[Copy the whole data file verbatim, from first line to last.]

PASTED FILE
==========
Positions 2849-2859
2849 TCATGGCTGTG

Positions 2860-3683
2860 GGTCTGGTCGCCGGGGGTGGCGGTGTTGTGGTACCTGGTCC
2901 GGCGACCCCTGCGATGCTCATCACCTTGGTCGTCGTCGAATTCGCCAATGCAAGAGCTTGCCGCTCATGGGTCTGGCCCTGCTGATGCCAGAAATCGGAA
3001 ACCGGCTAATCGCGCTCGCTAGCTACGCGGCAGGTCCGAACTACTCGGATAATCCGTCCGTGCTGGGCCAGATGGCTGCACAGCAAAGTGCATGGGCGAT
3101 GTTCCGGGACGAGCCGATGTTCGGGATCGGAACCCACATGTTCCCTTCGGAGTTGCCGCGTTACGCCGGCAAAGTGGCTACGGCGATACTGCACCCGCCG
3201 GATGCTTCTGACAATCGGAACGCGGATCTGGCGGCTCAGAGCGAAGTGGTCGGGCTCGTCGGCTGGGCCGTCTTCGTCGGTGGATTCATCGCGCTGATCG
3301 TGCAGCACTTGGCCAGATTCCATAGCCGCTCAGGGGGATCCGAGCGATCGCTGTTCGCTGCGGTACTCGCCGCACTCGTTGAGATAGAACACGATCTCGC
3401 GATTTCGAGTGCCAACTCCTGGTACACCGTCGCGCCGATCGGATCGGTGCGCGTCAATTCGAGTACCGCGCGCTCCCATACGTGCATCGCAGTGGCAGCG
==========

Positions 2849-2859
2849 TCATGGCTGTG

Positions 2860-3683
2860 GGTCTGGTCGCCGGGGGTGGCGGTGTTGTGGTACCTGGTCC
2901 GGCGACCCCTGCGATGCTCATCACCTTGGTCGTCGTCGAATTCGCCAATGCAAGAGCTTGCCGCTCATGGGTCTGGCCCTGCTGATGCCAGAAATCGGAA
3001 ACCGGCTAATCGCGCTCGCTAGCTACGCGGCAGGTCCGAACTACTCGGATAATCCGTCCGTGCTGGGCCAGATGGCTGCACAGCAAAGTGCATGGGCGAT
3101 GTTCCGGGACGAGCCGATGTTCGGGATCGGAACCCACATGTTCCCTTCGGAGTTGCCGCGTTACGCCGGCAAAGTGGCTACGGCGATACTGCACCCGCCG
3201 GATGCTTCTGACAATCGGAACGCGGATCTGGCGGCTCAGAGCGAAGTGGTCGGGCTCGTCGGCTGGGCCGTCTTCGTCGGTGGATTCATCGCGCTGATCG
3301 TGCAGCACTTGGCCAGATTCCATAGCCGCTCAGGGGGATCCGAGCGATCGCTGTTCGCTGCGGTACTCGCCGCACTCGTTGAGATAGAACACGATCTCGC
3401 GATTTCGAGTGCCAACTCCTGGTACACCGTCGCGCCGATCGGATCGGTGCGCGTCAATTCGAGTACCGCGCGCTCCCATACGTGCATCGCAGTGGCAGCG